Ashke cruised his walking pace, is beginning to find his traveling jog (which sometimes morphs into his totally engaged and powerful trot).

 There was a traveler in the distance that looked like a horse to me. I asked J and she said no, just a woman walking with her jacket on funny. Sure enough, the sides of the jacket looked and moved like the legs of someone riding a horse.

At the trailhead looking across the street at the barn.

Ashke was cool and dry when we reached the barn. We unsaddled and he tucked into his mash. 
Triple Crown Senior with carrots = horse crack. Seriously.

We finished the year with 416.25 miles on trail (that does not include miles ridden inside the arena).

I wanted to keep a record of what we rode by month for 2014, to compare to next year. I know we will ride a lot more on trail the first six months of 2015 as compared to 2014, just because so many issues have been resolved (I'm not going to say it out loud) and we have a trailer.  I'm excited to see how many more miles we can actually ride.

I won't be riding again under January 1st, due to a arctic cold front moving in tonight. I am going to swing by the barn on my way to work and see if I need to throw the BOT fleece cooler under Ashke's heavy-weight blanket. The high tomorrow is supposed to be 10 with up to 7 inches of snow, a low of -1, a high on Tuesday of 1, and a low Tuesday night of -12. I am also buying an extra bale of hay to load in his hay net to hang in his stall over the next couple of days. Maybe it will encourage him to stay inside part of the time. If nothing else, it will give him plenty to eat.


  1. There is something about cantering in wide open spaces that are covered with snow. It is unlike anything else. J is a badass for cycling in the snow. She must have quads of steel! It's wonderful that you get to share these adventures together!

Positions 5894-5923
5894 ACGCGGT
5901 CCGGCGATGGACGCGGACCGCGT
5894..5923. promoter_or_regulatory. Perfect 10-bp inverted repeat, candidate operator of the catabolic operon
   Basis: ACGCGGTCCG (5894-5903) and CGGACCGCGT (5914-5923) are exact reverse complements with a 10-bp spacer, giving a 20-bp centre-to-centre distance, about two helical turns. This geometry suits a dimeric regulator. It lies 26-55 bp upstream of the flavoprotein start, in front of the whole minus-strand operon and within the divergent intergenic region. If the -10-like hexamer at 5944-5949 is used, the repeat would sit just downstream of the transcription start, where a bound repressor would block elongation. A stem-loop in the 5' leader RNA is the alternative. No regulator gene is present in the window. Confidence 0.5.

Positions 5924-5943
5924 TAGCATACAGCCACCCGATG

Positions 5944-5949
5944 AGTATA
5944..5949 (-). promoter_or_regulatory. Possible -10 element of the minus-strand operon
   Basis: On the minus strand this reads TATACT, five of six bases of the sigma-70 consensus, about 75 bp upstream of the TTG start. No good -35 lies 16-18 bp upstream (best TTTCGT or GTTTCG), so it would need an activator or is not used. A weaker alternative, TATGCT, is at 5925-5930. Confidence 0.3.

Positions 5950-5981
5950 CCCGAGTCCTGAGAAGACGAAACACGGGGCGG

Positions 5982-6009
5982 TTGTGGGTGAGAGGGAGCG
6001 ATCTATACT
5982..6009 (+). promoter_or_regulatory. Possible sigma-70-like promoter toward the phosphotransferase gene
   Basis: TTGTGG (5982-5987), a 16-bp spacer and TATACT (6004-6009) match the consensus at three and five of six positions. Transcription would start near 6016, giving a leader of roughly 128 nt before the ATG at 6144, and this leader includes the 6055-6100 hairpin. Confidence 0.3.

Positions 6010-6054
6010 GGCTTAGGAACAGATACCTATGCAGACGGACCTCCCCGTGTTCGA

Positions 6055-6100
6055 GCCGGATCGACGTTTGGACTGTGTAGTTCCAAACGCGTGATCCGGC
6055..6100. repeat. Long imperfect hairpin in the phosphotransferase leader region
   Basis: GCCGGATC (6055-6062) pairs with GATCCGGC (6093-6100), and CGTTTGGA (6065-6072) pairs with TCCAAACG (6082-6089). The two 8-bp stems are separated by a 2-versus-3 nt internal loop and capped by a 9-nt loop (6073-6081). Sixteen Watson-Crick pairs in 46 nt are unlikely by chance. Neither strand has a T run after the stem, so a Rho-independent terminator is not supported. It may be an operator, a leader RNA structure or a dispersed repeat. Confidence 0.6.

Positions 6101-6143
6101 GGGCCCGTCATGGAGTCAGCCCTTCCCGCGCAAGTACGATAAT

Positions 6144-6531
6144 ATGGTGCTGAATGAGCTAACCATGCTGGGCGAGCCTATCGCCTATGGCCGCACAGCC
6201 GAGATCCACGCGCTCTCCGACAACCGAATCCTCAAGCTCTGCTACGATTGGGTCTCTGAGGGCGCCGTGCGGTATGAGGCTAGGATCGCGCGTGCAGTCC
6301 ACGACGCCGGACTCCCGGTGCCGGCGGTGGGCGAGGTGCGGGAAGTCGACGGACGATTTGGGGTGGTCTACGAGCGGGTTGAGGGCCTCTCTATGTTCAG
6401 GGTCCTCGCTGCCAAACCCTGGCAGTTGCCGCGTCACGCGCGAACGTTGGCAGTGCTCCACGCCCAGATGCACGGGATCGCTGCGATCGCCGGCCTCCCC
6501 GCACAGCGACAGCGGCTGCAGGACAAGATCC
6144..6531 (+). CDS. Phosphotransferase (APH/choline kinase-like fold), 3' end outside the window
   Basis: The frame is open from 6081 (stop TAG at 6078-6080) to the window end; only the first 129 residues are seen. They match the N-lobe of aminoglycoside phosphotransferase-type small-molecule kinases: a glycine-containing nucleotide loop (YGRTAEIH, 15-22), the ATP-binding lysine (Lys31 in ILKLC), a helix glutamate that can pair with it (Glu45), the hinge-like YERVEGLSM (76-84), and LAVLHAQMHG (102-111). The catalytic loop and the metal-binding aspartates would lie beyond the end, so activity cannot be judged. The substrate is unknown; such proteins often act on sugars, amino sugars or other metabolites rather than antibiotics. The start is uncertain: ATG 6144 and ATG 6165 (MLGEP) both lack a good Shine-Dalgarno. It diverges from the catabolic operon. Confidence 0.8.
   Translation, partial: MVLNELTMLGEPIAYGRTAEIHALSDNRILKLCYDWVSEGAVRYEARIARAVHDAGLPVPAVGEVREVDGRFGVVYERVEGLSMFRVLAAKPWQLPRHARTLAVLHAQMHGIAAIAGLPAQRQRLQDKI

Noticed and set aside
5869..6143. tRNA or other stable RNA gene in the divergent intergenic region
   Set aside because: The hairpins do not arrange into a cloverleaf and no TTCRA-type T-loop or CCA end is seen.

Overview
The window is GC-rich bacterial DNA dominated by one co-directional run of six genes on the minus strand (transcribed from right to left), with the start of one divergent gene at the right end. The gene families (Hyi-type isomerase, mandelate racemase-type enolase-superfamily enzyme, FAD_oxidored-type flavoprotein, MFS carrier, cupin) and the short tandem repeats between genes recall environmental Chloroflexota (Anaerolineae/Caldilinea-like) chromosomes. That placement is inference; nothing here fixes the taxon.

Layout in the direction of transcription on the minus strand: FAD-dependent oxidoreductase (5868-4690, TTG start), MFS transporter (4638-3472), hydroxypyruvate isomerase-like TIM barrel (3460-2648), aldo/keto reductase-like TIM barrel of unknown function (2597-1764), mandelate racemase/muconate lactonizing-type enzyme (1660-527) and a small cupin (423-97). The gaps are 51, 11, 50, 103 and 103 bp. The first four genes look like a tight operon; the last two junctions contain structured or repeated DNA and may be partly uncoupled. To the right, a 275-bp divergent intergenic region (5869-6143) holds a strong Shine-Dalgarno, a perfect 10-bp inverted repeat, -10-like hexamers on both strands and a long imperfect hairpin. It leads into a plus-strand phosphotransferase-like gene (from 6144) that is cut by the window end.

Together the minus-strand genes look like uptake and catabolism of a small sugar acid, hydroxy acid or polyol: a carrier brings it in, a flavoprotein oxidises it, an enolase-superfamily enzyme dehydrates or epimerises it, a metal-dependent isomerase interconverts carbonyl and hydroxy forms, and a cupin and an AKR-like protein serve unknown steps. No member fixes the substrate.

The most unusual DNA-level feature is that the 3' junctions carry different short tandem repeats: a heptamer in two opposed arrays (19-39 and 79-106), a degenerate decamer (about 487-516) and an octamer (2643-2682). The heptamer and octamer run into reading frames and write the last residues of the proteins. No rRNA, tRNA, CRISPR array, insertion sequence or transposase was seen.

Ashke's tracks in the snow are bizarre. But given that he felt balanced and like his usual self, this might be his normal, and you just noticed it for the first time. Deeper footing will show you any issues with picking up a particular foot and will also make it a little harder for them to pick up said foot. The same thing can happen with deep arena footing. It looks to me like he was on the right lead; it will be interesting to see if he does this on the left lead too. Another thing to watch next time would be to see how this changes, if at all, from beginning to end of a ride: does he start out striding out normally at the canter and then start dragging the hoof at the end (muscles/joints tiring), or viceversa (he warms up out of it), does it remain the same throughout (chronic weakness, maybe from his patella), and does he do it at other gaits like the walk and trot. It will give you more insight into any possible issue. Once you have that information, then maybe tell Diane and see what she thinks. Snow riding is a great workout for them and works their muscles differently. This might just be a weakness that will disappear later with increased work in the snow.

    What a great ride though. :D Stay warm!

    1. Definitely his left lead. I specifically checked. Luckily, it is snowing again and I will put your suggestion into place - walk trot and canter in new snow, and cantering on both leads, then I will send them to Diane and see what she thinks.

  2. That's really strange about his tracks! Wow snow can be so informative. I never thought about using it to check the stride before. :) I bet cantering in the snow was so awesome!!